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Lamaro, Joseph (1895–1951)

by W. G. McMinn

This article was published in Australian Dictionary of Biography, Volume 9, (MUP), 1983

Joseph Lamaro (1895-1951), by unknown photographer

Joseph Lamaro (1895-1951), by unknown photographer

State Library of New South Wales, GPO 1 - 23276

Joseph Lamaro (1895-1951), politician and judge, was born on 27 July 1895 at Redfern, Sydney, son of Sicilian parents Dieco Lamaro, fruiterer, and his wife Maria Giuseppa, née Taranto. After attending St Patrick's College, Goulburn, on a scholarship, he worked from 1912 as a clerk in the Department of Public Instruction while attending evening classes at the University of Sydney (B.A., 1915). Although rejected because of defective eyesight when he first tried to join the Australian Imperial Force, he was accepted in January 1916; as a signaller in the 18th Battalion he saw action in Belgium and France at Ypres and on the Somme before being discharged through illness at the end of 1917. Returning to the department and his university studies, he graduated LL.B. in 1922 and was admitted to the Bar on 1 June. In the 1925 Federal elections he stood unsuccessfully for Labor against W. M. Hughes for North Sydney.

Elected to the Legislative Assembly for Enmore in 1927, Lamaro was a staunch supporter of J. T. Lang, and took part in attempts to obstruct the Bavin government. When Lang took office in October 1930, Lamaro became minister of justice, transferring to the office of attorney-general nine months later. Liberal in his views, he drew some press criticism for releasing a number of life-prisoners who had served over twenty years of their sentences, in particular the notorious Eugenia Fallini. More serious was indiscreet criticism of the judiciary after the High Court's decision on the validity of the Financial Agreements Enforcement Act of 1932, which led to protests from the Incorporated Law Institute of New South Wales and seriously damaged his later prospects at the Bar.

Although defeated in May 1932, Lamaro won Leichhardt at a by-election in December, but resigned to contest the Federal seat of Watson in August 1934. When he lost, he found himself prevented, perhaps through a misunderstanding or perhaps as a result of internal party manoeuvres, from obtaining the 'Lang Labor' nomination for his former constituency.

In October Lamaro had his name removed from the roll of barristers and practised as a solicitor, in partnership with Abram Landa, until 21 November 1941, when he was readmitted to the Bar. In 1943 he became crown prosecutor for the Western district and in 1947, after four months as an acting judge, was appointed to the District Court bench. He became, in October 1949, the object of some press hysteria because he took the sensible view that the ameliorative provisions of the Crimes Act regarding first offenders could reasonably be applied to persons charged with driving under the influence of alcohol. The attorney-general C. E. Martin accused him of trying to 'annul' the law against drink-driving, and he was transferred to the South-Western circuit. In poor health since undergoing emergency abdominal surgery in September 1944, he suffered a cerebral haemorrhage while sitting at Hay and died on 22 May 1951; he was buried in Botany cemetery with Roman Catholic rites. He was unmarried.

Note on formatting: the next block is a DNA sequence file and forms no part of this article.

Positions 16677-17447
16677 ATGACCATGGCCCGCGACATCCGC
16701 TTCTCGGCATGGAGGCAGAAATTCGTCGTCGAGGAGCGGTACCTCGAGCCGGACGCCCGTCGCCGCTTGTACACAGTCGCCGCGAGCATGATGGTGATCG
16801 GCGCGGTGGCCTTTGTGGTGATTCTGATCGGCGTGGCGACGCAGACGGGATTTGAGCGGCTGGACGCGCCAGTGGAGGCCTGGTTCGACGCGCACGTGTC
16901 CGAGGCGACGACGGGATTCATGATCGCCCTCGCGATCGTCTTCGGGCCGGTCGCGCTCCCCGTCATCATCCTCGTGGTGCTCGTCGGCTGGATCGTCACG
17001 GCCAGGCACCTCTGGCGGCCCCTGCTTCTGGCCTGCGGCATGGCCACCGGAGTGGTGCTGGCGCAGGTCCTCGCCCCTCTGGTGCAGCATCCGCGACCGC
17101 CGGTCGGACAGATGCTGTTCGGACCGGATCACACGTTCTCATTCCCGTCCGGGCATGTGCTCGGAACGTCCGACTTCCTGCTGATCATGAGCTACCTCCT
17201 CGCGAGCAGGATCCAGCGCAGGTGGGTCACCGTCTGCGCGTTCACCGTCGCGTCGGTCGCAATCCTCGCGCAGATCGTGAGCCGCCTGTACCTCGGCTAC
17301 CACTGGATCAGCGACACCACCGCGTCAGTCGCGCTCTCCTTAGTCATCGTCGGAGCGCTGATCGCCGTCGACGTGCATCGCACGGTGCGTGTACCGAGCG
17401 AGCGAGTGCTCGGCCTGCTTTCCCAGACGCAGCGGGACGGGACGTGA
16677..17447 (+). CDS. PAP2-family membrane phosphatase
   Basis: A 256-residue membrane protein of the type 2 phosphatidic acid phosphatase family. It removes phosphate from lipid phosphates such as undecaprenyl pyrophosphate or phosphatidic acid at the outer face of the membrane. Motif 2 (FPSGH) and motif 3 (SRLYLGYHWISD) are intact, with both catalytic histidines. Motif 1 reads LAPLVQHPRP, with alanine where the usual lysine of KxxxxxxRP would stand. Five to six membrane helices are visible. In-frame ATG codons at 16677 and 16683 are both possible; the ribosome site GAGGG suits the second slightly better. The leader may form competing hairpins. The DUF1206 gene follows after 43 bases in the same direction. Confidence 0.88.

Bespectacled and 'shortish and thickset in build', Lamaro had been a competent footballer in his youth, and was for several years chairman of the Australian Rugby League Board of Control. Cheerful and sociable by nature, he could nevertheless be stubborn, and even passionate, in defence of his convictions.

Select Bibliography

  • H. T. E. Holt, A Court Rises (Syd, 1976)
  • Australian Worker, 22 Oct 1930
  • Sydney Morning Herald, 23 Oct 1949, 23 May 1951.

Related Entries in NCB Sites

Citation details

W. G. McMinn, 'Lamaro, Joseph (1895–1951)', Australian Dictionary of Biography, National Centre of Biography, Australian National University, http://adb.anu.edu.au/biography/lamaro-joseph-7013/text12195, published first in hardcopy 1983, accessed online 10 December 2018.

This article was first published in hardcopy in Australian Dictionary of Biography, Volume 9, (MUP), 1983

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